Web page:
Plank Street Developer To File for Formal Hearing

By Kim Siebert MacPhail

Plank Street in Bedford, courtesy of Google Maps

At this week’s Planning Board meeting, Vince O’Neill, manager of Walk the Plank LLC, returned for a fourth time, with new revisions to plans that would convert 100 Plank Street from a single-building commercial site to two three-story buildings with a mixture of residential, retail and office space. Board members stated they had been happy to give O’Neill feedback on his proposals at his last three informal presentations, but they now urged him to file for a formal public hearing so that town residents could provide input. Of particular concern is adding residential capacity to the Middlesex Turnpike district that would skew the balance of the mixed-use area. Additionally, the Board was uneasy with the potential of adding more school-age children to an already burgeoning school system.

In August, at his third appearance in front of the Planning Board this year, O’Neill presented a work-live concept for 4 of the total 48 units he proposed at 100 Plank Street, saying that industry trends showed that renters increasingly want one comprehensive space for both office and residence. The Board, at that time, reacted negatively to the work-live idea.

[To read the article about that meeting, see https://thebedfordcitizen.wordpress.com/2012/08/08/planning-board-reacts-negatively-to-conversion-proposal-at-100-plank-street/]

When O’Neill returned to the Board this week, the revised plans he presented eliminated the work-live units, decreased the number of two-bedroom units, and doubled the proposed retail space from 1,000 to 2,018 square feet, about one-third of the ground floor of one of the two buildings. In addition, O’Neill stated in a memo that he had added a shared office suite concept to the plan in response to the Planning Board’s expressed desire for more business incubator opportunities in Bedford.

The latest revisions yield the same tally of residential units, with an emphasis on smaller units, similar to the last iteration of the plan. Of a total of 48 units, 7 would be studios, 32 would be one-bedroom units, and 9 would be two-bedroom units.

With regard to school-age children, according to O’Neill’s calculations, a maximum of 9.38 students would result from the additional 48 apartments. O’Neill stated that he used the same formula developed by the Bedford schools to arrive at his estimate and that he had intentionally erred on the side of over-estimating. He also pointed out that there is already school bus service to Taylor Pond apartments across the street, so no new bus routes would need to be added.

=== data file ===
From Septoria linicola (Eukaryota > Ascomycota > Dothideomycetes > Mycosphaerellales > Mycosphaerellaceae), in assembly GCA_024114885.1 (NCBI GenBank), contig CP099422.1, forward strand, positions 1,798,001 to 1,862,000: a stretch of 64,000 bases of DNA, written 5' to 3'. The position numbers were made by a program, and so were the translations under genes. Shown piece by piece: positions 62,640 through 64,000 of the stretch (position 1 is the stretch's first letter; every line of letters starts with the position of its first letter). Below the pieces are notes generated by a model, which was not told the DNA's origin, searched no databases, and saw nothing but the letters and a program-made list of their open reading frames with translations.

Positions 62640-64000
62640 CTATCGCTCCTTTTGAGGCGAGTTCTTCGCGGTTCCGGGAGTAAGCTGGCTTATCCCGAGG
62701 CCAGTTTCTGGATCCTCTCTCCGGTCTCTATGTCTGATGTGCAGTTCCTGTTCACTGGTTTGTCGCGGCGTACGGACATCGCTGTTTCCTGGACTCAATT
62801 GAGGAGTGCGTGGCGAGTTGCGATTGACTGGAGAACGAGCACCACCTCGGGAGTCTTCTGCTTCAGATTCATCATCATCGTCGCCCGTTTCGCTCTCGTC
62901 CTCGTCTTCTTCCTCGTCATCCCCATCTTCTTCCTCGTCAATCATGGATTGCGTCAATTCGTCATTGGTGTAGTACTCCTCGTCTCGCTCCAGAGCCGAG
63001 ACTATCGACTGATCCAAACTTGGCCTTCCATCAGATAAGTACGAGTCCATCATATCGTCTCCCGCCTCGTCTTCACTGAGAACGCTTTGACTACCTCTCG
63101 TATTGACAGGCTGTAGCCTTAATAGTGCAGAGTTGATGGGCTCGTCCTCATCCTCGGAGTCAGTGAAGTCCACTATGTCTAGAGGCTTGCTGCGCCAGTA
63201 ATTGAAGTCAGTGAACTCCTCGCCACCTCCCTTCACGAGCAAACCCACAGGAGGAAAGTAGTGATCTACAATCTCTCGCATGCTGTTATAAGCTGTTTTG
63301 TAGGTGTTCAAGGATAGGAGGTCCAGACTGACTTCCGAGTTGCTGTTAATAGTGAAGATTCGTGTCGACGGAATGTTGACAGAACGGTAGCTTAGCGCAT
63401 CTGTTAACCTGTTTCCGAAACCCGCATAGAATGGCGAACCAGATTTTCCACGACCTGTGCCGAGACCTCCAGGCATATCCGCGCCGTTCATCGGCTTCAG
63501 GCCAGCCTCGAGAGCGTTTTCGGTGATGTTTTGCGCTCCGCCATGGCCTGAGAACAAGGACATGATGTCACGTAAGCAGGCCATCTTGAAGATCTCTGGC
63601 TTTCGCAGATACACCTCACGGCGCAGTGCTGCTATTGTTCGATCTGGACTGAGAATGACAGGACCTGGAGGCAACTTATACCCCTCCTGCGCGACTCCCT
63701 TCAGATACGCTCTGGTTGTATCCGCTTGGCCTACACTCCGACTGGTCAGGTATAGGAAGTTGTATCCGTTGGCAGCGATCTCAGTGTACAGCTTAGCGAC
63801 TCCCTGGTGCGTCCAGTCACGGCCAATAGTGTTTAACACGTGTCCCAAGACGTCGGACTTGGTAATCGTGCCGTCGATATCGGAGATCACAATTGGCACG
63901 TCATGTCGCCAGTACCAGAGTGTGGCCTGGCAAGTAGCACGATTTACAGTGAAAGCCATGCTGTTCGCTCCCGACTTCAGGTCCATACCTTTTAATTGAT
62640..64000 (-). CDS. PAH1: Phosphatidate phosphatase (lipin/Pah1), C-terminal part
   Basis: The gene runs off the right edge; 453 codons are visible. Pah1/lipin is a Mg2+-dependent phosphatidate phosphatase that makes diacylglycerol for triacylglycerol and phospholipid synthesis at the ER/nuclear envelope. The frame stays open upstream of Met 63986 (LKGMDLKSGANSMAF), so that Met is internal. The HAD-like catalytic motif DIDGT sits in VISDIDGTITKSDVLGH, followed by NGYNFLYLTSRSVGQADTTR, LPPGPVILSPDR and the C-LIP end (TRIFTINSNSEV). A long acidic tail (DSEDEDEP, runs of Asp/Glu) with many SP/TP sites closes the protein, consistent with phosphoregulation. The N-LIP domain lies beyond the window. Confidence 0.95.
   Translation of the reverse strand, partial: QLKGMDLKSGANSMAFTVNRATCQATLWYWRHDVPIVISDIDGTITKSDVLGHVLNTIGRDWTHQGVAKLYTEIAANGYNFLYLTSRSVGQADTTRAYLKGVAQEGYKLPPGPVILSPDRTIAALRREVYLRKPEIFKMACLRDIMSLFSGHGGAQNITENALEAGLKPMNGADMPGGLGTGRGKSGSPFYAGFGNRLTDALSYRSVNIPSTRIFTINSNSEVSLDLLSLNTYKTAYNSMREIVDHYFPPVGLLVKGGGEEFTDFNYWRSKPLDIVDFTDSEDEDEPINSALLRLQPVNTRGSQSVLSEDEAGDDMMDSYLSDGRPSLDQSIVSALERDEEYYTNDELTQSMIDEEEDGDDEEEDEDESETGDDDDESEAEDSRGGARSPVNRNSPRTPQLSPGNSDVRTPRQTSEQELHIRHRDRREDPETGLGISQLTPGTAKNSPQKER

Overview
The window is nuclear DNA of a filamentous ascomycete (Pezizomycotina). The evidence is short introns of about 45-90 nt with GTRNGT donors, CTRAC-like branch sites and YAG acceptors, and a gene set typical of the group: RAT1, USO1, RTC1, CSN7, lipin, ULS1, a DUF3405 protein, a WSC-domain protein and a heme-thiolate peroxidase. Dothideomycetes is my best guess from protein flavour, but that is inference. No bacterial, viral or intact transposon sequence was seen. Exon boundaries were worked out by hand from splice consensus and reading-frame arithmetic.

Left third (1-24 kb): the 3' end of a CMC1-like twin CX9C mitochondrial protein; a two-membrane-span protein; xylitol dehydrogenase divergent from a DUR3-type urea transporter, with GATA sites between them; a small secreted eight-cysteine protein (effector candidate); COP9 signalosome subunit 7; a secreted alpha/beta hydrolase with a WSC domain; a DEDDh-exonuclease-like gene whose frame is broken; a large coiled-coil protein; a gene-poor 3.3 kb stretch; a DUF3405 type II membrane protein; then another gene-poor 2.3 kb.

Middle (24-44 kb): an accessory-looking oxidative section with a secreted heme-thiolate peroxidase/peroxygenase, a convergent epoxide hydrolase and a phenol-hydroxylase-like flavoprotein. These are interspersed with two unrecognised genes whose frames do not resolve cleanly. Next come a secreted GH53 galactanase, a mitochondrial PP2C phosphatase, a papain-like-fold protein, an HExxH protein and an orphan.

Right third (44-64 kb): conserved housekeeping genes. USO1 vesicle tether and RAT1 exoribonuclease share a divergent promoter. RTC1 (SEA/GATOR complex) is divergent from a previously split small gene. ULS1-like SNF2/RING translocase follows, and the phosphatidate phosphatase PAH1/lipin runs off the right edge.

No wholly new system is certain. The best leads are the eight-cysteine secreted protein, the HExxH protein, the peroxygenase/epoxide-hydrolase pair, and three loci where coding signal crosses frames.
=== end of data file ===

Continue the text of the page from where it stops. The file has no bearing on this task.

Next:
Planning Board members expressed relief that the work-live unit concept had been scrapped, saying that they hadn’t seen it as a viable plan. They continued to express doubt about the wisdom of adding residential units in the Middlesex Turnpike district, though member Jeff Cohen said he’d like to see some additional vitality in area.

“As I said last time, [the plan] is getting there for me, but I’m not sold yet,” said Cohen. “It might be something that I’ll be convinced of when I hear from the public and further discussion takes place.”

Cohen’s colleague, Lisa Mustapich, agreed. “I think it’s probably time to take it to a special permit public hearing…. I don’t look acre-by-acre for every acre in a mixed use development, and I agree we need to be realistic about clustering, but I very much share the concern of turning Middlesex Turnpike from commercial/industrial/professional space into a primarily residential corridor. So I’m not sold on the idea, but I’m not saying ‘No.’ I’m just not going to give a definitive anything until we hold the special permit hearing.”

Member Shawn Hanegan agreed, saying, “I will say that I like this concept better than live-work. But like Jeff and Lisa, I’m not going to commit, because I think the public’s input is very valuable. I’m not going to say one way or the other until I’ve heard what they have to say.”


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Rachel Lewis Murphy
Rachel Lewis Murphy
9 years ago

What will be the environmental impact? What about traffic? What direct effect will it have on our school system, financially, student/classroom, etc? We need numbers, not percentages. Will it be a positive effect on our taxes?

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